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- Social identity theory and the organization, Ashforth, B. E., & Mael, F. (1989). Social identity theory and the organization. Academy of management review, 14(1), 20-39. It is argued that (a) social identification is a perception of oneness with a group of persons; (b) social identification stems from the categorization of individuals, the distinctiveness and prestige of the group, the salience of outgroups, and the factors that traditionally are associated with group formation; and (c) social identification leads to activities that are congruent with the identity, support for institutions that embody the identity, stereotypical perceptions of self and others, and outcomes that traditionally are associated with group formation, and it reinforces the antecedents of identification. This perspective is applied to organizational socialization, role conflict, and intergroup relations.
- Public management information systems: Theory and prescription, Bozeman, B., & Bretschneider, S. (1986). Public management information systems: Theory and prescription. Public administration review, 475-487. The existing theoretical framework for research in Management Information Systems (MIS) is criticized for its lack of attention to the external environment of organizations, and a new framework is developed which better accommodates MIS in public organizations: Public Management Information Systems (PMIS). Four models of publicness which reflect external organizational environments are integrated into a single model. The basic model of publicness is then used to develop a series of propositions/prescriptions which differentiate management of information systems between public and private organizations. Real examples are used to illustrate these propositions.
- Stewardship theory or agency theory: CEO governance and shareholder returns, Donaldson, L., & Davis, J. H. (1991). Stewardship theory or agency theory: CEO governance and shareholder returns. Australian Journal of management, 16(1), 49-64. Agency theory argues that shareholder interests require protection by separation of incumbency of rôles of board chair and CEO. Stewardship theory argues shareholder interests are maximised by shared incumbency of these rôles. Results of an empirical test fail to support agency theory and provide some support for stewardship theory.
- The causes and consequences of a need for self-esteem: A terror management theory, Greenberg, J., Pyszczynski, T., & Solomon, S. (1986). The causes and consequences of a need for self-esteem: A terror management theory. In Public self and private self (pp. 189-212). Springer, New York, NY. Throughout the past few thousand years, historical accounts, philosophical treatises, and works of fiction and poetry have often depicted humans as having a need to perceive themselves as good, and their actions as moral and justified. Within the last hundred years, a number of important figures in the development of modern psychology have also embraced this notion that people need self-esteem (e.g., Adler, 1930; Allport, 1937; Homey, 1937; James, 1890; Maslow, 1970; Murphy, 1947; Rank, 1959; Rogers, 1959; Sullivan, 1953). Of these, Karen Homey most thoroughly discussed the ways people try to attain and maintain a favorable self-image. The clinical writings of Horney, and other psychotherapists as well, document the ways in which people attempt to defend and enhance self-esteem; they also suggest that difficulty maintaining self-esteem, and maladaptive efforts to do so, may be central to a variety of mental health problems. In this chapter, we will first review the research supporting the existence of a need for self-esteem. Then we will present a theory that accounts for this need and specifies the role it plays in a variety of phenomena including self-presentation.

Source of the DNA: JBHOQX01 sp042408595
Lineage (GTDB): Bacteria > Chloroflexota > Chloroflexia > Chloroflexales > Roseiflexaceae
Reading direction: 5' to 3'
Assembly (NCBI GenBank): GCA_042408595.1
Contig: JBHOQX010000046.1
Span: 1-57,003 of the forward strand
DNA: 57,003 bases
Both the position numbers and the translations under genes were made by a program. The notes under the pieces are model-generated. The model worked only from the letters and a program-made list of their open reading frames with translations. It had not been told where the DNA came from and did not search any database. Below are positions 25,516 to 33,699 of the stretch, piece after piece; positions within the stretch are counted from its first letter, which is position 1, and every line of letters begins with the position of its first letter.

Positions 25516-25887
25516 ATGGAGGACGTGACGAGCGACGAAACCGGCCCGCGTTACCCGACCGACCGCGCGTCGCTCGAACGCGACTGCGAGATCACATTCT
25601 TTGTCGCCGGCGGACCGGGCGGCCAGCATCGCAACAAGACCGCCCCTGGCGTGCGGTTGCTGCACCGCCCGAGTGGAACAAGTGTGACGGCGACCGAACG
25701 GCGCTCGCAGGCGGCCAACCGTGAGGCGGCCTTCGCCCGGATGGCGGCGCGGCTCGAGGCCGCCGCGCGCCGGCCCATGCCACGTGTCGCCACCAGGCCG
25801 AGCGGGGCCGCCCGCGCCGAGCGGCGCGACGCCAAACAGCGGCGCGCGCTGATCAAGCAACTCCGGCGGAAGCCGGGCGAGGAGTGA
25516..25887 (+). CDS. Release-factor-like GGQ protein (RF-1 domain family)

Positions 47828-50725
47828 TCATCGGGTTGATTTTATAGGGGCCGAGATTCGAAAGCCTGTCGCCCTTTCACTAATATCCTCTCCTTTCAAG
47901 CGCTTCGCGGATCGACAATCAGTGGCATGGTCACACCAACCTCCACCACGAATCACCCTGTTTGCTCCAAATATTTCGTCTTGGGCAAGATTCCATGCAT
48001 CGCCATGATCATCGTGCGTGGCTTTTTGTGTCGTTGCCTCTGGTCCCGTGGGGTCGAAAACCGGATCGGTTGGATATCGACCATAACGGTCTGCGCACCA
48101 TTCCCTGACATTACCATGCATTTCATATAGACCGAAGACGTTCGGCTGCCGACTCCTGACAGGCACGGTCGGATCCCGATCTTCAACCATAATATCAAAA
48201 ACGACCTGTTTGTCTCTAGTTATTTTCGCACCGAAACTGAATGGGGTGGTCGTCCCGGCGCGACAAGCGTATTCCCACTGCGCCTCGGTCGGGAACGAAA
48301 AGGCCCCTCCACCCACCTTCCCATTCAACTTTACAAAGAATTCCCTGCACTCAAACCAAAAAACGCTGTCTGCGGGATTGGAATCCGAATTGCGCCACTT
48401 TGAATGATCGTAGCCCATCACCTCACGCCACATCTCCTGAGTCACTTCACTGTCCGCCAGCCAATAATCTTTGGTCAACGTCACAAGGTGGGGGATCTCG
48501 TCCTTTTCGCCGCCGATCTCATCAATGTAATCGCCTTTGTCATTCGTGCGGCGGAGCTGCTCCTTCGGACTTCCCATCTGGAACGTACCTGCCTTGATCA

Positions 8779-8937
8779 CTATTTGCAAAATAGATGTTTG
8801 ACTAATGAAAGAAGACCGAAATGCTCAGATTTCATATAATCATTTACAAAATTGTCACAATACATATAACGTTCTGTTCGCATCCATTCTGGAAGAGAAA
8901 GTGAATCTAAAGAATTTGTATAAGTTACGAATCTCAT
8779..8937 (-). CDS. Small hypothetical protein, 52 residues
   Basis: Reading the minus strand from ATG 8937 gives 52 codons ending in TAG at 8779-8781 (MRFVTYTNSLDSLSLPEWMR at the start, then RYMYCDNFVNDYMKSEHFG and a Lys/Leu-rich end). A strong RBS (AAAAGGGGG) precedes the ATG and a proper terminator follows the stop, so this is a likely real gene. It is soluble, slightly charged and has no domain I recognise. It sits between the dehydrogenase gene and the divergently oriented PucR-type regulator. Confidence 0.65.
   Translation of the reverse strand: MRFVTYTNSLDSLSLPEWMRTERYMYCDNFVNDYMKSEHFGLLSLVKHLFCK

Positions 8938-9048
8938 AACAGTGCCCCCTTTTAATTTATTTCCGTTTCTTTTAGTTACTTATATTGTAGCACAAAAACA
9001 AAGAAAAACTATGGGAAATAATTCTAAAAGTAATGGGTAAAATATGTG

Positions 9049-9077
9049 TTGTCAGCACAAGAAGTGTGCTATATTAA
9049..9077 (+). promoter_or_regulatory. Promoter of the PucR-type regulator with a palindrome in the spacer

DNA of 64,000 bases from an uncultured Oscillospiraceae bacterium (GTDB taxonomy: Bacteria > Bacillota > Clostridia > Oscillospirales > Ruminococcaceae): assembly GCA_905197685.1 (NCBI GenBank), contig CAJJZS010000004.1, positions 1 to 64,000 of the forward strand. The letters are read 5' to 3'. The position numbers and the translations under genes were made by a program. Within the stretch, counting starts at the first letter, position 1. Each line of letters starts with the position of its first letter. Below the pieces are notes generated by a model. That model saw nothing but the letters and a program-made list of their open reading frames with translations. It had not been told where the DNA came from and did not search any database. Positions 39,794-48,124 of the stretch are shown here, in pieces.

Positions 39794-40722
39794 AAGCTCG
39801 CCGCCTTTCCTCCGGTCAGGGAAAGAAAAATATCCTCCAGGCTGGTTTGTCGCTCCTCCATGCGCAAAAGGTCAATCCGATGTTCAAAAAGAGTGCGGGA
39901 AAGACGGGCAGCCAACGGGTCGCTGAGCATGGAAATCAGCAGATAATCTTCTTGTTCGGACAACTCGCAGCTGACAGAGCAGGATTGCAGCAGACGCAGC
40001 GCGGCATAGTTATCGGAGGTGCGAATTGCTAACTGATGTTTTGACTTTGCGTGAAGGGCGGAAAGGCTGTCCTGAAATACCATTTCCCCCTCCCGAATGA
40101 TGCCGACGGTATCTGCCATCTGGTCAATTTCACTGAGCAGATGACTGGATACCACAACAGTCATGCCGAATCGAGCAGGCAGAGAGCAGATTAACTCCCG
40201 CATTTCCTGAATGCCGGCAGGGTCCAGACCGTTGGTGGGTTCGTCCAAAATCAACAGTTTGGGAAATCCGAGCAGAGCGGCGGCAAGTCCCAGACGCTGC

- The impact of leadership and change management strategy on organizational culture and individual acceptance of change during a merger, Kavanagh, M. H., & Ashkanasy, N. M. (2006). The impact of leadership and change management strategy on organizational culture and individual acceptance of change during a merger. British Journal of Management, 17(S1), S81-S103. This article reports a longitudinal study that examined mergers between three large multi‐site public‐sector organizations. Both qualitative and quantitative methods of analysis are used to examine the effect of leadership and change management strategies on acceptance of cultural change by individuals. Findings indicate that in many cases the change that occurs as a result of a merger is imposed on the leaders themselves, and it is often the pace of change that inhibits the successful re‐engineering of the culture. In this respect, the success or otherwise of any merger hinges on individual perceptions about the manner in which the process is handled and the direction in which the culture is moved. Communication and a transparent change process are important, as this will often determine not only how a leader will be regarded, but who will be regarded as a leader. Leaders need to be competent and trained in the process of transforming organizations to ensure that individuals within the organization accept the changes prompted by a merger.
- Formal and real authority in organizations, Aghion, P., & Tirole, J. (1997). Formal and real authority in organizations. Journal of political economy, 105(1), 1-29. This paper develops a theory of the allocation of formal authority (the right to decide) and real authority (the effective control over decisions) within organizations, and it illustrates how a formally integrated structure can accommodate various degrees of “real” integration. Real authority is determined by the structure of information, which in turn depends on the allocation of formal authority. An increase in an agent’s real authority promotes initiative but results in a loss of control for the principal. After spelling out (some of) the main determinants of the delegation of formal authority within organizations, the paper examines a number of factors that increase the subordinates’ real authority in a formally integrated structure: overload, lenient rules, urgency of decision, reputation, performance measurement, and multiplicity of superiors. Finally, the amount of communication in an organization is shown to depend on the allocation of formal authority.
- Theory of change and the effective use of management science, Zand, D. E., & Sorensen, R. E. (1975). Theory of change and the effective use of management science. Administrative Science Quarterly, 532-545.